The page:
The goose whose death sparked a whodunnit mystery was not a victim of murder most fowl, tests have shown.After its body was found by the pond in Sandon, Hertfordshire, last month, villagers feared their much-loved gander had been shot.The 11-year-old male bird, known to locals as Goose, was buried near the pond but exhumed following claims it had been the victim of an airgun attack.
An anonymous animal-lover even offered a £250,000 reward for information leading to the arrest of the gander’s killer. Speaking about the ‘shooting’, parish council clerk Helen Stubbings said: ‘I think it’s appalling that someone could come into a village in the middle of the day and shoot a defenceless animal.’There were children running around and if one of them had been hit, it would have been truly awful.’It could have easily ricocheted. The whole thing is just foolish.’People around here do own guns but not for target practice on an innocent goose.’
Landscape gardener Geoff Coombes, 36, who lives in the village, added at the time: ‘What happened to this goose is a crime, the police should be tracking them down to teach them a lesson.Anyone who thinks its fun to do this to an innocent animal deserves punishing.‘They’ve deprived an animal of a happy existence and the village has lost a real character.’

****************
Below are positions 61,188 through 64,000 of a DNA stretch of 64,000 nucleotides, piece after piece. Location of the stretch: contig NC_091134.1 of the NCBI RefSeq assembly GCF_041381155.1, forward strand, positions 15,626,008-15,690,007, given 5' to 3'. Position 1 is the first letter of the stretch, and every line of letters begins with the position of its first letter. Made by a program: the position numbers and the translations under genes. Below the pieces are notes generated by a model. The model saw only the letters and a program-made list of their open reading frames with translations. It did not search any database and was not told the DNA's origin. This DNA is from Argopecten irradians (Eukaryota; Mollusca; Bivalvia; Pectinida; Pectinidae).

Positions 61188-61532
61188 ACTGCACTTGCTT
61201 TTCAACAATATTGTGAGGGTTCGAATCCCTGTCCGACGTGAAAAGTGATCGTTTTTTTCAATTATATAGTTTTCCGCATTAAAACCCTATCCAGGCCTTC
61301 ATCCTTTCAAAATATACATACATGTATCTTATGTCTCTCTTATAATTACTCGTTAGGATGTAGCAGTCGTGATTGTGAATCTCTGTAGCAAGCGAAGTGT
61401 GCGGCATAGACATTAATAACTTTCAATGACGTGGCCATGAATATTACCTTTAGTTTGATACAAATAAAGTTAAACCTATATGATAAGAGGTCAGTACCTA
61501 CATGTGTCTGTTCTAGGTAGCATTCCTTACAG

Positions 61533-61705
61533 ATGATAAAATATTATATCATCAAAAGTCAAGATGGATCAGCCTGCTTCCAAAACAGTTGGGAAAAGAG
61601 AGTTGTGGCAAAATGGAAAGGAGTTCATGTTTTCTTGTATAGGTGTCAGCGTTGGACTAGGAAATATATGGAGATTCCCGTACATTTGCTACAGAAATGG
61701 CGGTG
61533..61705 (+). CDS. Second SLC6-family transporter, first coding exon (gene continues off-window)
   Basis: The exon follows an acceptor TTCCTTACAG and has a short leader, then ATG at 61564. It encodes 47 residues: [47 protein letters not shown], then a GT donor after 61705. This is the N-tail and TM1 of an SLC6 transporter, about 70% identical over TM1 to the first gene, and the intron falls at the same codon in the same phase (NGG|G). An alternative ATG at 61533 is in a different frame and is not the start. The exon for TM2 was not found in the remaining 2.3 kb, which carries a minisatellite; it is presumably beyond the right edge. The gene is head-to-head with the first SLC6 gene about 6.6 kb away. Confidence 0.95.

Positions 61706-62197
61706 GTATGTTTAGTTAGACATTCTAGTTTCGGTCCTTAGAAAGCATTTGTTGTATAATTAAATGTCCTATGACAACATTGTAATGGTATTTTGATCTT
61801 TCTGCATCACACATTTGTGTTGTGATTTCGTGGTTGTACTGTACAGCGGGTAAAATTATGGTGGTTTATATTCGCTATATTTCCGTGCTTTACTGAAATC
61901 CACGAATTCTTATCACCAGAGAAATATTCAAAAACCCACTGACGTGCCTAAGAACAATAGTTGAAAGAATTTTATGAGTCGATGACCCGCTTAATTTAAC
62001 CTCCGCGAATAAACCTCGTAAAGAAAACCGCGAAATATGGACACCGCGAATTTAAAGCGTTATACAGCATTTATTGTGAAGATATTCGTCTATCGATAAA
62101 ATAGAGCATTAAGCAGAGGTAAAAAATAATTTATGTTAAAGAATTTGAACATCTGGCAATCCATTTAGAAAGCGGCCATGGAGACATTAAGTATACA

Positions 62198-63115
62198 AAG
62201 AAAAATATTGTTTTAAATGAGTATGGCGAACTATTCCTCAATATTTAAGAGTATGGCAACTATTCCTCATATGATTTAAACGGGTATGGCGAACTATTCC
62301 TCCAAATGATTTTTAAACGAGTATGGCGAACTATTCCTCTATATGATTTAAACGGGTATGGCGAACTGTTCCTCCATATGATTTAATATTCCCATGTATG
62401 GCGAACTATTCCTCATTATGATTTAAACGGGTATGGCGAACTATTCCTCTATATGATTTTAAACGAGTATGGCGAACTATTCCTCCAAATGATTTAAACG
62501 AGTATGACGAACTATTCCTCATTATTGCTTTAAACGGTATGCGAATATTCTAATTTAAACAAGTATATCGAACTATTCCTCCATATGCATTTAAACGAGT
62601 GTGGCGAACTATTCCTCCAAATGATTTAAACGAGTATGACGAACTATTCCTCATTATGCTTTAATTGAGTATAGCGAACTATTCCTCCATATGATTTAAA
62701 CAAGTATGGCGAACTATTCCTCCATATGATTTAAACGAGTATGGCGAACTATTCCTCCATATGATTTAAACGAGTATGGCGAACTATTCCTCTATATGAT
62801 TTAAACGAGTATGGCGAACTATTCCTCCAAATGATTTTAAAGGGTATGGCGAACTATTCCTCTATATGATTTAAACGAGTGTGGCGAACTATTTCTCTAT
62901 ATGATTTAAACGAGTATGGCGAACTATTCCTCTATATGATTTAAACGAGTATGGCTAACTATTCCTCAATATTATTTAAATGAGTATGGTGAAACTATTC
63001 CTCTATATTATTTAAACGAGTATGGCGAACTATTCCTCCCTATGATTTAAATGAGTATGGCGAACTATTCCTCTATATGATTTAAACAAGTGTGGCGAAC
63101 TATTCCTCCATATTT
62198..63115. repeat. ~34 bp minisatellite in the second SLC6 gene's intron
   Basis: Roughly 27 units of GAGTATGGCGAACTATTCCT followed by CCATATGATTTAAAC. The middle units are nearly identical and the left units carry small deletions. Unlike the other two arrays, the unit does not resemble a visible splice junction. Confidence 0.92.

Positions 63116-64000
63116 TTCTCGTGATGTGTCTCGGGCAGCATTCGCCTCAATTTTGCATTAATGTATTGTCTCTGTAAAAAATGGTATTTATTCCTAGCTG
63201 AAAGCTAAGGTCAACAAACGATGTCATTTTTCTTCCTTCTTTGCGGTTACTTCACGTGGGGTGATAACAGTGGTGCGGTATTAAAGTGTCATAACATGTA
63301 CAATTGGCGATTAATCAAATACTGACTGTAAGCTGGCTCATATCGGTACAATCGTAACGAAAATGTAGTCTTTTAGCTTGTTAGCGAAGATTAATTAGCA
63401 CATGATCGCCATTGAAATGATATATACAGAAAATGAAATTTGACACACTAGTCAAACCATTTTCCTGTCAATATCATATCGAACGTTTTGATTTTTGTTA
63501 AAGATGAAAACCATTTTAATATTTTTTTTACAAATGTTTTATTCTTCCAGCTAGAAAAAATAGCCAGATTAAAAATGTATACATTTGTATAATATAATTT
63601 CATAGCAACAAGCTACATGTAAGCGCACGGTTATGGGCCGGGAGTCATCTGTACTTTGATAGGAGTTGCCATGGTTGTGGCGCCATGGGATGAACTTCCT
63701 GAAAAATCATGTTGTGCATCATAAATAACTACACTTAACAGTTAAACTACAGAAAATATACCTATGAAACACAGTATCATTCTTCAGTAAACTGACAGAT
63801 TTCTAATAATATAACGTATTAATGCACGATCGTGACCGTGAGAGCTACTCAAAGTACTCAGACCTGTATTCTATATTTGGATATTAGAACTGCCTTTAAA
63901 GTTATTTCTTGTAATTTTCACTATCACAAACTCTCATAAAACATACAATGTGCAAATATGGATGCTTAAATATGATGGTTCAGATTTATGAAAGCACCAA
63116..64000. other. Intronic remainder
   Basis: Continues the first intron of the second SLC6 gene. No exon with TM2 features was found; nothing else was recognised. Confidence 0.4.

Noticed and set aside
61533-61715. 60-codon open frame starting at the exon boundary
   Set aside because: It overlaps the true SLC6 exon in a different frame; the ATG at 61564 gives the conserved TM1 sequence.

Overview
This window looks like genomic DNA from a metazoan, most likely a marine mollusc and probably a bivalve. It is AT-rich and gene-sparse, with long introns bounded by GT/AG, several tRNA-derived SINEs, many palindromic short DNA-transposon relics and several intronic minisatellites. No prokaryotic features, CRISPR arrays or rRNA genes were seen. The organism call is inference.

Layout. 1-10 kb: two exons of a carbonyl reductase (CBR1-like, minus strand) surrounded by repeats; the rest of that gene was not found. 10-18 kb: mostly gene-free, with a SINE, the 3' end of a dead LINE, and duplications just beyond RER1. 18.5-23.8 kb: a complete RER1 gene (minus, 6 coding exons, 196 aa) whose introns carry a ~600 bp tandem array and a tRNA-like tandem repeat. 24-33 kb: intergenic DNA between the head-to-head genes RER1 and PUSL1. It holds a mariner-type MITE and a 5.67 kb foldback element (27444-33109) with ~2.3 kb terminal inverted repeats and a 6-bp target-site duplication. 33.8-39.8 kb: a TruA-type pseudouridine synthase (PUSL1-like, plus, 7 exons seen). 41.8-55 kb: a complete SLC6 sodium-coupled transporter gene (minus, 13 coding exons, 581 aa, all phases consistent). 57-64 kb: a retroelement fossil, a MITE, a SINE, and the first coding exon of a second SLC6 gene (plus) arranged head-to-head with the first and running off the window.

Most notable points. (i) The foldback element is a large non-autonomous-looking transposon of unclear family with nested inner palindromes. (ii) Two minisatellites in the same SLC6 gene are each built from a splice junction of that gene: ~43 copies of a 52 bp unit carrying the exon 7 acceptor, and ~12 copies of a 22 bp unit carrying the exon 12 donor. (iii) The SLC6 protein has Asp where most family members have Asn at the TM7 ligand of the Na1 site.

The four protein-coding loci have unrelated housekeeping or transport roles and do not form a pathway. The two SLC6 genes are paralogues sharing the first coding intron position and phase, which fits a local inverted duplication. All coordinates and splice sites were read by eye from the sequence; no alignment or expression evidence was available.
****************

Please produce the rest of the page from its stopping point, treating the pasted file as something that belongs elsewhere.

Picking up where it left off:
However yesterday, a spokeswoman for Herefordshire Police said: ‘A full forensic post mortem examination including a CT scan was carried out on the goose by veterinary pathologists at the Royal Veterinary College (RVC) on Thursday March 3.’This concluded the goose had not been shot. Whilst a precise cause of death remains unknown and more tests are being carried out at the RVC, a likely cause of death would be natural causes.’
The gander was often seen chaperoning new-born ducklings around the roads to keep them safe and even scared off foxes.It took shelter in the village’s decommissioned phonebox, where it would grow angry during the mating season which falls between February and March because it could see its own reflection, which it believed was another bird.More tests are now being carried out to determine exactly how it died.